Shading

kevpatkevpat Posts: 7Registered Users
Newbie here. Shopping for PV system, and trying to educate myself. Can I please be pointed in the direction of learning about the effects of shading on cells, pannels, and arrays? I'm @ Lat 43° 26' 21" N, long 70° 46' 29" W (So. Maine). I've been reading about diodes being used in the pannels, and micro-inverters used for each pannel as a means for mitigating shadings effects. My roof is bathed in sun between aboiut 9AM and 4PM, but as the sun begins its' decent for the winter, branches causing shading come into the equation.

All help is appreciated.

Kev

Comments

  • Jim45DJim45D Posts: 102Solar Expert ✭✭✭✭
    Re: Shading

    Solar and even the slightest of shade do not mix. You will lose a significant amount of solar production. I've heard say that amorophous panels are tolerant of this, but I wouldn't bank on it.
  • solarixsolarix Posts: 713Solar Expert
    Re: Shading

    I would say you are probably a good candidate for the SolarEdge distributed system. Check out their videos at solaredge.com
  • BB.BB. Posts: 24,570Super Moderators admin
    Re: Shading

    Even one branch can easily cost you 50% to 100% of the panel/array's output, no matter the controller used.

    Yes--there are some things you can do with solar arrays to reduce the losses to possibly 10% of string (more or less)... But, in the end, you either need to accept the shading or remove/move the cause of the shade, or relocate the panels.

    One problem with "green shade" (bushes, trees, etc.)--Is that they usually only get worse as time goes on (greenery grows out/higher) either making the problem worse or forcing you to trim/remove the source of shading.

    More or less, solar panels output a (sort of) fixed voltage and variable current (related to amount of sunlight falling on array). If you shade one or more cells, it pretty much takes those out of the energy production. And reduces the output voltage (Vmp-array or Vmp-panel) by upwards of 12 volts or by 1/3 to 1/2 the output current of the panel.

    Which will happen to your panels/array is very difficult to predict. It depends on the solar array and how it is wired (with bypass diodes) and the connection with other panels/charge controllers.

    In some rare cases, people have "worked around" some shading issues... For one person, their panels had "one" string along the bottom of the panel and a second parallel string at the top of the panel (when mounted in "landscape" or "sideways"). This allowed the "top 1/2" of the panel to still produce while the bottom 1/2 was covered by snow... Still cost about 1/2 of the power production until the snow melted or was removed from the panel.

    If you have a large MPPT GT or Solar Charge controller with several (to 10 or more) panels in series)--It is possible to wire the string so that only one panel is shaded--which still leaves enough voltage for the controller to produce power while current is "bypassed" around the shaded panel. More useful with predictable shade (chimney, vent stack, etc.).

    -Bill
    Near San Francisco California: 3.5kWatt Grid Tied Solar power system+small backup genset
  • Ralph DayRalph Day Posts: 839Solar Expert ✭✭✭
    Re: Shading

    By 4pm in the winter you're not losing much valuable energy anyway. The sun has put most of it's energy into your system between 11am and 3pm, especially in the winter. Any shading after 4pm is nothing to worry about IMO.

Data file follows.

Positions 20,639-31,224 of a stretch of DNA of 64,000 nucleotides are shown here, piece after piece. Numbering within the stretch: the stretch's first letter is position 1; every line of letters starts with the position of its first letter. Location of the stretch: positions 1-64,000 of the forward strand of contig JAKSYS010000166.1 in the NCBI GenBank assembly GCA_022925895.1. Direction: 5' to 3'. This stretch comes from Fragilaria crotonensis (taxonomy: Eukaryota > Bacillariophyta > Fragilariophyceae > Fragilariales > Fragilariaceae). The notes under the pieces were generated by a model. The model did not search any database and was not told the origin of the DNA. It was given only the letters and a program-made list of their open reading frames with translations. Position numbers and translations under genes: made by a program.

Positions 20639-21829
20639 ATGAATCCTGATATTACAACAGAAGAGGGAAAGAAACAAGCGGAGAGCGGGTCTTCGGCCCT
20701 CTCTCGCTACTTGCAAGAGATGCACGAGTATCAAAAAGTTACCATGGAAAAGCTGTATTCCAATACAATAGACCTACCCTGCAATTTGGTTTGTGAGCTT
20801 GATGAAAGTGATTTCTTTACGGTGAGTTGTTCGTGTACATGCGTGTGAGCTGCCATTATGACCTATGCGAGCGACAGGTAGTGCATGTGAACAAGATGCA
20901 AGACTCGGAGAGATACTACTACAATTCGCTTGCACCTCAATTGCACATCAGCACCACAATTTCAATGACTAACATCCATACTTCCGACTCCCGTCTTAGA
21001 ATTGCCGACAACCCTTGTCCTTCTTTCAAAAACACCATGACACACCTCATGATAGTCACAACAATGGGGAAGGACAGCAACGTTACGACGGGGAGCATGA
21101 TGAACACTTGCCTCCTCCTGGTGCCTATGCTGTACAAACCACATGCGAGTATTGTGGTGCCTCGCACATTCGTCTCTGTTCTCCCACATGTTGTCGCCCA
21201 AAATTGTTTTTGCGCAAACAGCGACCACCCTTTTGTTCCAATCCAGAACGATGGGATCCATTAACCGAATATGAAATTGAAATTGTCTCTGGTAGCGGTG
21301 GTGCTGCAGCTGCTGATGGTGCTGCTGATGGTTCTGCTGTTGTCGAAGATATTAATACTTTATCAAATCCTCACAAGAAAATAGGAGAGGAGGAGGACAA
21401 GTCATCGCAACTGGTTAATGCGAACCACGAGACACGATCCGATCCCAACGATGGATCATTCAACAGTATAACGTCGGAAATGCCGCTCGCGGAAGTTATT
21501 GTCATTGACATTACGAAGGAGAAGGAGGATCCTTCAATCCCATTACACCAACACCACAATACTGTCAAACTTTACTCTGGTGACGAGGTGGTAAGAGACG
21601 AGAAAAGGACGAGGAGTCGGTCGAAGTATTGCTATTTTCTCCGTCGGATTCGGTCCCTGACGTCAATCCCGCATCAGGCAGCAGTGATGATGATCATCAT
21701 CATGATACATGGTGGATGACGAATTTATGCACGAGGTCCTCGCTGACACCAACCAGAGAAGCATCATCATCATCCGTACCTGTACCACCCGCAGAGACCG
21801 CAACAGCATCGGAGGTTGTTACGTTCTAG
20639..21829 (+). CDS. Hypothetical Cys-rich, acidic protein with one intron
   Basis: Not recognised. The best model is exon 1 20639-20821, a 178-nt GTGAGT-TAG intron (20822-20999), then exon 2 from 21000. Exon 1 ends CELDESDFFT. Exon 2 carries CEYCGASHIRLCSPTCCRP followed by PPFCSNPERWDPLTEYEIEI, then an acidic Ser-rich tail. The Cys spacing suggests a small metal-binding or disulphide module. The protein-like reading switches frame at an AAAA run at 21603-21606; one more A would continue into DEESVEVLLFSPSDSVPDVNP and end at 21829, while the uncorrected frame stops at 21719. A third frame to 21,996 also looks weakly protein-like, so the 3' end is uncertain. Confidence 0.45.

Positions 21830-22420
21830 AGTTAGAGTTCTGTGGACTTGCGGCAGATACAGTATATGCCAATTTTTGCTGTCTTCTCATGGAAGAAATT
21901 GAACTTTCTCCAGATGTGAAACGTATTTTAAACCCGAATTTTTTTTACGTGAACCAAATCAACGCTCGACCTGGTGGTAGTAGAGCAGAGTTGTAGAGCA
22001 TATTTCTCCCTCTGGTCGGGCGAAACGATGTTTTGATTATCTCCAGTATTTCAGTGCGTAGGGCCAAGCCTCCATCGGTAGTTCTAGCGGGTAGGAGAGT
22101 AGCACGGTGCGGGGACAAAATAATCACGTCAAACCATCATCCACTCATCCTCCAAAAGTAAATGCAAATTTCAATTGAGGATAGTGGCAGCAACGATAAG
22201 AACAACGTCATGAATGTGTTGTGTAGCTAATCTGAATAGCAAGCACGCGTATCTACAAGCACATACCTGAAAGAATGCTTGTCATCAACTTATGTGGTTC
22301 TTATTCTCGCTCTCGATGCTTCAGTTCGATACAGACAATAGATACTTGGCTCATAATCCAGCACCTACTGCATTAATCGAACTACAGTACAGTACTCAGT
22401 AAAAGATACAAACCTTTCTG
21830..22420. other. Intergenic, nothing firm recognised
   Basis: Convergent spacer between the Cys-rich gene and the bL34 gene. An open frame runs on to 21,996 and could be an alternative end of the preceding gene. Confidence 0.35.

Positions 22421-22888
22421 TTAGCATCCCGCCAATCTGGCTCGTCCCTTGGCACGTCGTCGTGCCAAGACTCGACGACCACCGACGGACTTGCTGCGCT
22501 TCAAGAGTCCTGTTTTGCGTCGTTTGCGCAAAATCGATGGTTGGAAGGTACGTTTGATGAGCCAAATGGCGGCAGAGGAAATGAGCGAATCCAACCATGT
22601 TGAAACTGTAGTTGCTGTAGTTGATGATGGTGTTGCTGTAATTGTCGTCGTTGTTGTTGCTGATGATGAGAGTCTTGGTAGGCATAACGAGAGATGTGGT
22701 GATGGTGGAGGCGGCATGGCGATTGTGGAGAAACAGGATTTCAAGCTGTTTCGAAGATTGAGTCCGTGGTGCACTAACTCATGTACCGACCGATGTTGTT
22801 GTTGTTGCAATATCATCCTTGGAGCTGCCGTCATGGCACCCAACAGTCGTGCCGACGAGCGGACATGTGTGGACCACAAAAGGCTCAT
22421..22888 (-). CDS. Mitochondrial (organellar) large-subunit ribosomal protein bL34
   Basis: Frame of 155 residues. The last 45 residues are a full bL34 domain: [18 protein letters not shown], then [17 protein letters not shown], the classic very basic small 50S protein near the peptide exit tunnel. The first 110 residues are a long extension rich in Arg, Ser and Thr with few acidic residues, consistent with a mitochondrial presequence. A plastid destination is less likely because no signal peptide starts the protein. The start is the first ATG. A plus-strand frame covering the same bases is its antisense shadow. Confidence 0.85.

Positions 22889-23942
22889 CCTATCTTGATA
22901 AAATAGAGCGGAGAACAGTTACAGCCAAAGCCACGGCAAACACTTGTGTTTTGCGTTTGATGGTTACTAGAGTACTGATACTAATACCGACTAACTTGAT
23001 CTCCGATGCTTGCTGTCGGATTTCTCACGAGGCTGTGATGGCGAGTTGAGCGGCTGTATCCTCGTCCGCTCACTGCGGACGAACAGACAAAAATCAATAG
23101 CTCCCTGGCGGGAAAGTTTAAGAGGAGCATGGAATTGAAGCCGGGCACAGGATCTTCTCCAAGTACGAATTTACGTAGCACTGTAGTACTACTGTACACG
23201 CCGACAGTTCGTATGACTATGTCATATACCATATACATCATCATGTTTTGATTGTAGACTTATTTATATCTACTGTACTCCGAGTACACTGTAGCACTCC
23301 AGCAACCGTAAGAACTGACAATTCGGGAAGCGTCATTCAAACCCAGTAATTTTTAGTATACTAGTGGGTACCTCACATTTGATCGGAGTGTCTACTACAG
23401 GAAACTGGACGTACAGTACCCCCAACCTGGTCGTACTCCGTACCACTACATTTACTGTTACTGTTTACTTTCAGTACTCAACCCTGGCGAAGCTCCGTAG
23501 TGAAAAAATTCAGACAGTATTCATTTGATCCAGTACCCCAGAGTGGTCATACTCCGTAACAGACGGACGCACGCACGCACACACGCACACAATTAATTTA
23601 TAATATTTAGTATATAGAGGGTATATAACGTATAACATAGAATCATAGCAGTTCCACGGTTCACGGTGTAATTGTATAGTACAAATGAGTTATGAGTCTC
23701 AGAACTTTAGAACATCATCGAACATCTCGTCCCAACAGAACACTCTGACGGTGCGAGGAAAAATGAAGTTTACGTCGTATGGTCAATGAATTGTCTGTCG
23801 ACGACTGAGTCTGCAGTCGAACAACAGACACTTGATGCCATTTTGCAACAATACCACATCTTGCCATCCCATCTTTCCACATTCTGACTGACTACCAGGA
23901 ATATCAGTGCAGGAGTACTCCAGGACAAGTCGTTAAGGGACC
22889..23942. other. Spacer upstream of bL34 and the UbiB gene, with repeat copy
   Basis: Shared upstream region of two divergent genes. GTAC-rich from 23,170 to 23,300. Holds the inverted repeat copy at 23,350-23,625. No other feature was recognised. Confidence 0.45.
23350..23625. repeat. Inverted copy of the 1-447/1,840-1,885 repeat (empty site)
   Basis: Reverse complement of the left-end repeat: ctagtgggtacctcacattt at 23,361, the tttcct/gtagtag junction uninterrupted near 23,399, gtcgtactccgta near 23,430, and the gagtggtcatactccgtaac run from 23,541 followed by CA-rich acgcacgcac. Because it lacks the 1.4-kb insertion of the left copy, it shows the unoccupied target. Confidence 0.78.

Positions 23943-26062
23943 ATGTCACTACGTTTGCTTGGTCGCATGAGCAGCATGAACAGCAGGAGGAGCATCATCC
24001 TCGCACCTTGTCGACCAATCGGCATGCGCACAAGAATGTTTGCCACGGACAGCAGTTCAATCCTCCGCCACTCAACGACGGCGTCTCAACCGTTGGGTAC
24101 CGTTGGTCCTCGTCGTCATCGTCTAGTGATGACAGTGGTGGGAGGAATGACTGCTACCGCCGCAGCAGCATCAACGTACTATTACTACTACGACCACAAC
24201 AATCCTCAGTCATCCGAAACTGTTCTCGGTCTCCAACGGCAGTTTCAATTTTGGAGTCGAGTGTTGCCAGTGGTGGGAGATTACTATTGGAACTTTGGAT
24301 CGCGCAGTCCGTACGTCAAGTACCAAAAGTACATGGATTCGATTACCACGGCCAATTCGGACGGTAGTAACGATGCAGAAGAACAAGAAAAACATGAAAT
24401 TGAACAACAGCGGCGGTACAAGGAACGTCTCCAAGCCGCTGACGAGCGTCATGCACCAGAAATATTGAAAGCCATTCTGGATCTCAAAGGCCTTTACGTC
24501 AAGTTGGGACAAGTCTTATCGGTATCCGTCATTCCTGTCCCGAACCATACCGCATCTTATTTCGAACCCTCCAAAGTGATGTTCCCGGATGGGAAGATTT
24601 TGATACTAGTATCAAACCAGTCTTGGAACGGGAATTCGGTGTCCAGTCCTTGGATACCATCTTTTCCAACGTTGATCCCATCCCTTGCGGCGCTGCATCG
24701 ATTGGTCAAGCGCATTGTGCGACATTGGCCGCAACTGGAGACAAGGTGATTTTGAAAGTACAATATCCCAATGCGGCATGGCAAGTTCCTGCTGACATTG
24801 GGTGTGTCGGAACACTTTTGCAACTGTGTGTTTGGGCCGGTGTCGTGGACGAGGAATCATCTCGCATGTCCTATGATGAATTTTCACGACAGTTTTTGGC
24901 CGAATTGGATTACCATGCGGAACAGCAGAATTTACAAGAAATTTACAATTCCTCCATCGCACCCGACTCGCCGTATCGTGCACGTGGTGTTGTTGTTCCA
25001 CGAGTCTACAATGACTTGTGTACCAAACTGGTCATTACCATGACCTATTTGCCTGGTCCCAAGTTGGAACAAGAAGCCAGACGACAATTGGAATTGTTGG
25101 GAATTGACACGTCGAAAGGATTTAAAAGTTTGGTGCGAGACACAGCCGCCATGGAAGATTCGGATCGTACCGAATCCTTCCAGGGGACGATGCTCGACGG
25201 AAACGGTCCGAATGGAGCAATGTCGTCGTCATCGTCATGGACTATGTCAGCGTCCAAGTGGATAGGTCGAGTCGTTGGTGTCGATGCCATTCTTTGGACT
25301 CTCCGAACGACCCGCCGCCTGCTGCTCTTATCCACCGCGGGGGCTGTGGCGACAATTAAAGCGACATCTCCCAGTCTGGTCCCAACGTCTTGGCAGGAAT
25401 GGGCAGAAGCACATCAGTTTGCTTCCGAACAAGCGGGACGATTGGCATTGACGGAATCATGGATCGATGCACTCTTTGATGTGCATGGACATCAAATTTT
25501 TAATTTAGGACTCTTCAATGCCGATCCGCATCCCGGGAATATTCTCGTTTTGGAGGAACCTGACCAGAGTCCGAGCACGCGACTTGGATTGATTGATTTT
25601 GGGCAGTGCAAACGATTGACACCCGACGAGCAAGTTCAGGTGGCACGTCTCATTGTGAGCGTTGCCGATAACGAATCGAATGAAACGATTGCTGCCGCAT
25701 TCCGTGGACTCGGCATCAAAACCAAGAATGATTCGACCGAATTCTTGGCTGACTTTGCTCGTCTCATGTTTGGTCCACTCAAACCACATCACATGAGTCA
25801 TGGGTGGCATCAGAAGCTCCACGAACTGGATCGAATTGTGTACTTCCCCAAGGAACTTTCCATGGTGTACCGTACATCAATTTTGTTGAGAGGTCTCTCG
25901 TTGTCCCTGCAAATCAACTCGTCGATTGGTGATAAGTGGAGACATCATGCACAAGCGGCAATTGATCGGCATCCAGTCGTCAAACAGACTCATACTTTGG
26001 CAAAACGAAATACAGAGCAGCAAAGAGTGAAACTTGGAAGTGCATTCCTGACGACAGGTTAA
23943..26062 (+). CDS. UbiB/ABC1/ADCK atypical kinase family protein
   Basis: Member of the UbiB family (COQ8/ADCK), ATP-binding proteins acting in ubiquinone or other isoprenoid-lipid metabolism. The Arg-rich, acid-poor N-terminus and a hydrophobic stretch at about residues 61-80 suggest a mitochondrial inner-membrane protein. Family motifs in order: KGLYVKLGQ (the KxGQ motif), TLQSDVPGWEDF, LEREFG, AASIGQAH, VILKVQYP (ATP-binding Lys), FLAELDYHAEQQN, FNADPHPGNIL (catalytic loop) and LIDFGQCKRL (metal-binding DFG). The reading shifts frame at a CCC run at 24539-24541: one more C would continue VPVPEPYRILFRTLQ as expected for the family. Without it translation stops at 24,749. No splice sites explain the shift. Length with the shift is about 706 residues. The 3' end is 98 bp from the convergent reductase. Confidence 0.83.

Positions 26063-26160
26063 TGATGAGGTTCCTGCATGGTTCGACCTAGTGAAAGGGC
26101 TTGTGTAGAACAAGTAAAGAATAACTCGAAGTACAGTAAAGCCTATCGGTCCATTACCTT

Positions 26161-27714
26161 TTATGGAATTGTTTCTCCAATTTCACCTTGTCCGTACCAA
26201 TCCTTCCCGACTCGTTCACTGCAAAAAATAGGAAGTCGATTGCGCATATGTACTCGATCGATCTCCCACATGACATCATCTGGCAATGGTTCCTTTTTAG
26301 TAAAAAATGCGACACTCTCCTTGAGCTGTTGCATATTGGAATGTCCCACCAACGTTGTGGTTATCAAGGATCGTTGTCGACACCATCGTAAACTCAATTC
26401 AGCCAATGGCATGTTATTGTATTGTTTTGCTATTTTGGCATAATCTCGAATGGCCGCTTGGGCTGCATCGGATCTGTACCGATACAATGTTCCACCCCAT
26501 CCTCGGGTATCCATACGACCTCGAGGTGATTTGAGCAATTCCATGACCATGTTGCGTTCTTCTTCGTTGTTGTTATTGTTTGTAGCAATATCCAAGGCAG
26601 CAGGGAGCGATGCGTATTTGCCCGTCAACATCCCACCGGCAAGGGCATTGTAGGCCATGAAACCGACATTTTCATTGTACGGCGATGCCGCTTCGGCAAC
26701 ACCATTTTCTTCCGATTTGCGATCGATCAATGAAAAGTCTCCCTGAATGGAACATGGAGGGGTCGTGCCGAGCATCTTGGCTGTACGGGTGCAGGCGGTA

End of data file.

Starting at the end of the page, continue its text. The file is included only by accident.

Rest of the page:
Ralph
  • kevpatkevpat Posts: 7Registered Users
    Re: Shading

    Thanx for the replies. Its eye-opening to realize the extent shading has on a system. A prospective PV installer has suggested the pictured array for us, and that, being grid-tied to CMP (Maine) it would effectively supply all our yearly electric needs, with our costs at the minimal level to maintain a service connection to the grid. It has a Solectria String inverter, 250W Canadian Solar Monosilicon PV Panels, mounted on a 60 deg pitched roof oriented at 175 degs. The shading travels from the lower left to the lower right, while rthe upper panels are unaffected. I suppose ther's a way to wire the array to minimize the shadings' effect on the array. Of course, the salesman makes it sound exciting, but I'm agreing w/many of his conclusions regarding the cost/payback factors. Shading is one of the effects that weren't discussed, so I'm trying to get a grip on this factor.
    Again, thanx for the replies, and I am always open to more discussion/info on this and any other stuff.

    Attachment not found.
  • jagecjagec Posts: 157Solar Expert ✭✭✭✭✭
    Re: Shading
    kevpat wrote: »
    Thanx for the replies. Its eye-opening to realize the extent shading has on a system. A prospective PV installer has suggested the pictured array for us, and that, being grid-tied to CMP (Maine) it would effectively supply all our yearly electric needs, with our costs at the minimal level to maintain a service connection to the grid. It has a Solectria String inverter, 250W Canadian Solar Monosilicon PV Panels, mounted on a 60 deg pitched roof oriented at 175 degs. The shading travels from the lower left to the lower right, while rthe upper panels are unaffected. I suppose ther's a way to wire the array to minimize the shadings' effect on the array. Of course, the salesman makes it sound exciting, but I'm agreing w/many of his conclusions regarding the cost/payback factors. Shading is one of the effects that weren't discussed, so I'm trying to get a grip on this factor.